The court found that a quasi-contractual relationship existed satisfying the first element. The court rejected the factual underpinnings of arguments about whether representations made were false because the court found that there was conflicting and inconsistent evidence about a construction budget and found that the contractor never agreed to a $850,000 costs cap as alleged by the owner. As the owner failed to meet the second element of the test for negligent misrepresentation, the court concluded its analysis and rejected arguments about misrepresentation.

In determining what the contractor might be owed, the court first discussed that there are a variety of contractual, quasi-contractual and equitable means of determining the amount a contractor may claim which are fact specific in application. At paras. 178 and 179, the court held as follows:

In the case of contractual quantum meruit, the underlying premise is that the parties reached an agreement that included an implied term for reasonable remuneration, without specifying the amount or mechanism for determining remuneration. In such cases, the appropriate monetary award is determined by reference to the “cost of the services, rather than the benefit to their recipient…

In the case of restitutionary quantum meruit, the underlying premise is that the party who provided the services is entitled to be compensated in connection with the opposing party’s unjust enrichment. As an equitable remedy, restitutionary quantum meruit is flexible. Over time, courts have come to assess quantum meruit awards “in various ways, including the cost to the claimant of providing the service, the market value of the benefit, or even the value placed on the benefit by the recipient”:… Thus, the measure of damages has been described variously as “the amount the [claimant] deserves”, “what the job is worth”, “the value of the benefit obtained by the defendant”, “the reasonable market value of the services”, or the “value of the services rendered to the defendant”…

The court made several adjustments to the contractor’s claims including:

  • rejecting the contractor’s claims for rental of its own equipment;
    • the court noted this might be appropriate in cost-plus arrangements, but was not for this sort of quantum meruit claim;
  • the court reduced labour costs;
    • the amounts claimed were increased over the costs incurred and, while the court accepted that there was some justifiable overhead expenses that could be added onto the amounts actually paid, not all such amounts were claimable on a quantum meruit claim;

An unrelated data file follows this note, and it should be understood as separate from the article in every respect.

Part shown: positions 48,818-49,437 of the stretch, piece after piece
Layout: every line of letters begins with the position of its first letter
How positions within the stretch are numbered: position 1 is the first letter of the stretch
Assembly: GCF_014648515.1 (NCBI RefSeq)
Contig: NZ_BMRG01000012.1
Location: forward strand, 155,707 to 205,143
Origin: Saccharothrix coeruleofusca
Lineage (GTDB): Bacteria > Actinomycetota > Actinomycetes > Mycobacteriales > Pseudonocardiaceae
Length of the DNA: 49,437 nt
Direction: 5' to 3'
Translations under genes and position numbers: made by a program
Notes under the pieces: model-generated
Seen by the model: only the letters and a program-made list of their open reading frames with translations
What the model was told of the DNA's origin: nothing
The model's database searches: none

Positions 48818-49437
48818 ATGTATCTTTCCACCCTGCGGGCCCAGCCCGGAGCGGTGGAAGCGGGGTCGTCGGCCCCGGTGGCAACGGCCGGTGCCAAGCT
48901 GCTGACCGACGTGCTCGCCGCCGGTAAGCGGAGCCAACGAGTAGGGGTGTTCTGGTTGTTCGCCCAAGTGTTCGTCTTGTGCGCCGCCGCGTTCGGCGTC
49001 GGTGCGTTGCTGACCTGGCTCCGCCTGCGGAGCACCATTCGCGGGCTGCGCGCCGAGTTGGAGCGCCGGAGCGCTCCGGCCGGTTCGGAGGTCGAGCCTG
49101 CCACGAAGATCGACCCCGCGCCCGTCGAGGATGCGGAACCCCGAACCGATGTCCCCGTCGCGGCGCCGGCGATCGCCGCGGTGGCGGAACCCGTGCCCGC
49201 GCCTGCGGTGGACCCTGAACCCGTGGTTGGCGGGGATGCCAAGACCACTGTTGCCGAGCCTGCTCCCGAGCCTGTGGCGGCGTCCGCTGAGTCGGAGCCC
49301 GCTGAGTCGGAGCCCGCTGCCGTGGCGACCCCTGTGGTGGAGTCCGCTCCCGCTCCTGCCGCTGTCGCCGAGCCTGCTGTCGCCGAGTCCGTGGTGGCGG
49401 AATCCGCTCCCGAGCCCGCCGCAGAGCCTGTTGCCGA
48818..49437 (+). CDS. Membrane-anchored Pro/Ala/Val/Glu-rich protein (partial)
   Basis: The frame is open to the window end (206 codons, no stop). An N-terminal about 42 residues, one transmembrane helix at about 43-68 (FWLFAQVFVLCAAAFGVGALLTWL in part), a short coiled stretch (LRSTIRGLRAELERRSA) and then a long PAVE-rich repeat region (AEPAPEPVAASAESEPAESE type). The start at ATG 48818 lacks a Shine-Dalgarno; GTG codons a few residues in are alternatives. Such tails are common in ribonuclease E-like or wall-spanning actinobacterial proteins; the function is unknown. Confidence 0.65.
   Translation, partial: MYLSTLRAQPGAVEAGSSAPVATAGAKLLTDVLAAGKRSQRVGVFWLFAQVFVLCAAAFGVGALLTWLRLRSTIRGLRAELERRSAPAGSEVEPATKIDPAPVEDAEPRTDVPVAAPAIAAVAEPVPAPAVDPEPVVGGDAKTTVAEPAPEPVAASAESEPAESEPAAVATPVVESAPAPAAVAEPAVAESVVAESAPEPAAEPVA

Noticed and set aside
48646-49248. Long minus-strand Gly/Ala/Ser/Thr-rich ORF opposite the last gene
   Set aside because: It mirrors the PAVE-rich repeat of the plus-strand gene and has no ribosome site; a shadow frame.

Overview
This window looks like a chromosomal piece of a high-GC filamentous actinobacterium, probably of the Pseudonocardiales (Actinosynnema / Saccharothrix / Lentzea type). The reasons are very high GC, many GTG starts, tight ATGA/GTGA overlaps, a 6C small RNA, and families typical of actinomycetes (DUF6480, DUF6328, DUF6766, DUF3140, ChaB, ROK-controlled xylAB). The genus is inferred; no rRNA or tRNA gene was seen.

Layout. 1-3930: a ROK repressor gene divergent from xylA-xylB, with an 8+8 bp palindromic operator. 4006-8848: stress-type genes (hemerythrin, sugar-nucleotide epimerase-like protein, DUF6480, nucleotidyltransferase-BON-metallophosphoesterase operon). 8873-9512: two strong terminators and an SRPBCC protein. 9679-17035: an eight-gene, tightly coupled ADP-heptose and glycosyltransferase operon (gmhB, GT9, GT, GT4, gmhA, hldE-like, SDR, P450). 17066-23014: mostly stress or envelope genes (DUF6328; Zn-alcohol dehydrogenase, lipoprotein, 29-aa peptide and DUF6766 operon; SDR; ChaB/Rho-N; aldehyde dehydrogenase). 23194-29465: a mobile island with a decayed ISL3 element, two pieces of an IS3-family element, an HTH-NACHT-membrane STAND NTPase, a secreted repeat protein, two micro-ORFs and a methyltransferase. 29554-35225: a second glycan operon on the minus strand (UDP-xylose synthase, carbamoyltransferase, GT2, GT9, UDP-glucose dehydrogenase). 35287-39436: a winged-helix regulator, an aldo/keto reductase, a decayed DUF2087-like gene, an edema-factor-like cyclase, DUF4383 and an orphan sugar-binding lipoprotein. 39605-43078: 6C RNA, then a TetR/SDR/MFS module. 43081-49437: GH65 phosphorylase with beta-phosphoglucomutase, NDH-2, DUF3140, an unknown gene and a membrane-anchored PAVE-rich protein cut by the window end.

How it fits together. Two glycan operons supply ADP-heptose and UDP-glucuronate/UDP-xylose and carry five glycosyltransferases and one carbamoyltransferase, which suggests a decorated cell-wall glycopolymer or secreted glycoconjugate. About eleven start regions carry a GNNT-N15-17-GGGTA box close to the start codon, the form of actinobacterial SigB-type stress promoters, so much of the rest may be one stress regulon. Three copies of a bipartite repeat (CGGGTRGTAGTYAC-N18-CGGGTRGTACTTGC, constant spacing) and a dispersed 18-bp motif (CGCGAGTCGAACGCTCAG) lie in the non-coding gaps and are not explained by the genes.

• the court rejected markup on materials;
    • again, since a cost-plus arrangement was not agreed to, the court would allowed payment for the contractor’s costs but not an amount on top of that; and
  • the court adjusted a 5% management fee it allowed to harmonize with other adjustments it made to amounts claimed.

In total, the court reduced the amounts claimed as outstanding by the contractor from $359,862.09 to $199,879.16. In that same vein, the contractor was entitled to a builders’ lien for the same amount and the remedies that flowed from same.

The court rejected the owner’s claims for defects and deficiencies finding that such claims were for amounts to complete the work started by the contractor and were not actually defects and deficiencies.

Hodder is a cautionary tale for both contractors and owners.

As the court in Hodder pointed out many times, in a cost-plus arrangement, the contractor might have claimed significant portions of the over $150,000 in claims the court disallowed because it was granting a judgment based on quantum meruit. The contractor may have also been able to realize anticipated profit more easily on incomplete work had the parties had reached a properly detailed contract that would have governed their dealings.

Similarly, the owner might have succeeded in her arguments that construction costs would be capped and may have successfully advanced costs for completing work or for amounts which exceeded the construction cap if she had properly secured a detailed contractual agreement containing such budgetary constraints.

Both parties may have saved significant legal expense by entering a detailed contract even if elements of that contract would have come into dispute anyways. The parties may have significantly reduced the amount of testimony that was required to be given, the need to argue about the meaning and import of tangentially related documents and communications and even number of issues that could reasonably be disputed.

Some related articles I have recently written on similar subject as this one include: